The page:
Theoretical Bases of Nursing

Therefore, it is the requirement of acceptable theories to be flexible and dynamic enough to keep pace with the growth and changes in the discipline in clinical practice (Barnum, 1998. 15-37).
Nursing is now considered to be a discipline of knowledge that includes an array of facts, concepts, and approaches to inquiry. The discipline of nursing is acknowledged also to be a community of scholars that includes nurses in all places where nursing takes place, and this is indeed scholarship in the sense that it shares commitment to values, concepts, and processes to guide the thought and work of the discipline. Consistent with thinking of nursing scholars about the discipline of nursing, is the idea that it needs nursing theories more than anything else. Moreover, professional clinical nursing today is just scholarship due to the fact that nursing works, now, on a unique and vast knowledge base that has matured through phases of development. Nursing as a professional practice science that is dedicated to the problem solving for human health issues, calls for scholars who are accountable for understanding these theories and conceptual frameworks to be able to utilize them in guiding practice, research, education, and regulation (Chinn &amp. Kramer, 1995, 27-48).
Boyer’s analysis of schol…
Teaching, in his opinion is not simply a matter of dissemination and transmission of knowledge, but a form of scholarship. Therefore, it would involve transformation and extension of knowledge through the process of critical debates and an insistent examination, investigation, and challenge of both content and pedagogy. His assertion, that this could involve analysis of "various kinds of academic work, while also acknowledging" their dynamic interactions in order to form an independent whole would enable one to look at nursing scholarship in a broader context, allowing it to be seen and perceived as an interrelated whole with distinctive components that opens avenues for a varied approach to knowing (Boyer, 1996, 1-6).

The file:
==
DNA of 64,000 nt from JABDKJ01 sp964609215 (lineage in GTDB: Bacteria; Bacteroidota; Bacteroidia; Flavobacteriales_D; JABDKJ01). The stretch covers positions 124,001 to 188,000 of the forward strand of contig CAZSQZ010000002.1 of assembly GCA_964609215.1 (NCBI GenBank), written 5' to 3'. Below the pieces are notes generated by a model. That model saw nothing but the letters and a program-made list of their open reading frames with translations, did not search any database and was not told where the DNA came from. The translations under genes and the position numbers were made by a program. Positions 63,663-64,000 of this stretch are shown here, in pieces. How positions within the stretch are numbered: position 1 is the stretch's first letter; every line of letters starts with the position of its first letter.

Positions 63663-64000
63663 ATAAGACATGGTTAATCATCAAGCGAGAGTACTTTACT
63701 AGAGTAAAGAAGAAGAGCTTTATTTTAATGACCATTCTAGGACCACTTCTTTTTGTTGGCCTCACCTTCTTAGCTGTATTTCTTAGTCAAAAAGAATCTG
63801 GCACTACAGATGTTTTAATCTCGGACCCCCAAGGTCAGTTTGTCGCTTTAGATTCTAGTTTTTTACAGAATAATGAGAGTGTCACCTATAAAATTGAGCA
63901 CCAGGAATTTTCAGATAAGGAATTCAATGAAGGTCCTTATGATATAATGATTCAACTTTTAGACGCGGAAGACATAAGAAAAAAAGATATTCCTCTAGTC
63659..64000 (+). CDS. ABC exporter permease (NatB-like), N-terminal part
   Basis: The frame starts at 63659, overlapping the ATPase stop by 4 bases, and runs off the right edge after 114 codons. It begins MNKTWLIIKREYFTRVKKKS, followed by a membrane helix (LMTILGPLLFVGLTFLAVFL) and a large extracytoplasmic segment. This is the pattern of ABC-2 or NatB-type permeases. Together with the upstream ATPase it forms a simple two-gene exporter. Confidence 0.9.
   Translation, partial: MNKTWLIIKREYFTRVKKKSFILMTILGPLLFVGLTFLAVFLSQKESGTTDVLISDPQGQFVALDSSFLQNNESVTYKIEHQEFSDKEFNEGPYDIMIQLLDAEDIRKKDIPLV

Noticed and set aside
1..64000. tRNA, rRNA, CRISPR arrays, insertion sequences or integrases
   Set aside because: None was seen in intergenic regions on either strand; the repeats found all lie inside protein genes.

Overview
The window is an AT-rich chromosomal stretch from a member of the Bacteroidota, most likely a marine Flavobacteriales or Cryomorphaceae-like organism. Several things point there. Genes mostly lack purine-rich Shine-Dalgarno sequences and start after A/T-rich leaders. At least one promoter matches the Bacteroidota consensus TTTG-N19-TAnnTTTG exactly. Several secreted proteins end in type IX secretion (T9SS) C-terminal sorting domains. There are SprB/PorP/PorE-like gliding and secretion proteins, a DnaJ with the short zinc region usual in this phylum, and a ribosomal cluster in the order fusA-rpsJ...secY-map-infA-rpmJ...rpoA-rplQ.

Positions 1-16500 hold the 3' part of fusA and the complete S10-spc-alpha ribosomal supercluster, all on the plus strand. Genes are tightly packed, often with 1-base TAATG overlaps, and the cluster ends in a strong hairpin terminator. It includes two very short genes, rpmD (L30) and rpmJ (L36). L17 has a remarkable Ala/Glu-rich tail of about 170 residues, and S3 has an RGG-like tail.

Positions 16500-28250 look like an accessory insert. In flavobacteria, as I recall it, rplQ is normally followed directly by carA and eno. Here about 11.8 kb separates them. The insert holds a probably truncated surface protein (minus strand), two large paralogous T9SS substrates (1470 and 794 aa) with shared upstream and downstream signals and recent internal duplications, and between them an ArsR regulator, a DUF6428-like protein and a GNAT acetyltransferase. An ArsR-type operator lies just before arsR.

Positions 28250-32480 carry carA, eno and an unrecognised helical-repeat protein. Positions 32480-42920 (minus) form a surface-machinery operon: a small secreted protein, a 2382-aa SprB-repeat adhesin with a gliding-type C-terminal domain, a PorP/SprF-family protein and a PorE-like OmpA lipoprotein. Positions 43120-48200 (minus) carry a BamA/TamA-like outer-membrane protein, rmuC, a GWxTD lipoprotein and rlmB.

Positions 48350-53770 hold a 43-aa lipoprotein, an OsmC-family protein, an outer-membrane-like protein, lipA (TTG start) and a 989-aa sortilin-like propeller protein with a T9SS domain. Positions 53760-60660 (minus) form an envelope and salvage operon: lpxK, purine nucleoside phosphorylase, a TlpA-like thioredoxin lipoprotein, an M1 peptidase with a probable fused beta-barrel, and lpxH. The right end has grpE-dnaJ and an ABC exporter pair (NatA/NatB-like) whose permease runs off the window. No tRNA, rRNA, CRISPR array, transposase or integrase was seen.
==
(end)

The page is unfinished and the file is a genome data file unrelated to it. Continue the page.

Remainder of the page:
Boyer is one of the pioneers in the recent times, who assigned a meaning to scholarship, and proposed that there are four different categories of scholarship. The most familiar of them is the scholarship of discovery which is very intimately associated with original research. As expected, this form of scholarship would call for deeper comprehension of research processes and intense involvement with activities emanating from that comprehension. According to Boyer, there are four different categories of scholarship. The first and the foremost area of scholarship is that of discovery. The scholarship of discovery is intimately related to original research, and this demands activities that enhance a deeper understanding of the methodical aspects of the research processes. The deeper understanding of the research processes would tend to answer the discipline’s pressing questions. This specific category calls for standards, significance of the research,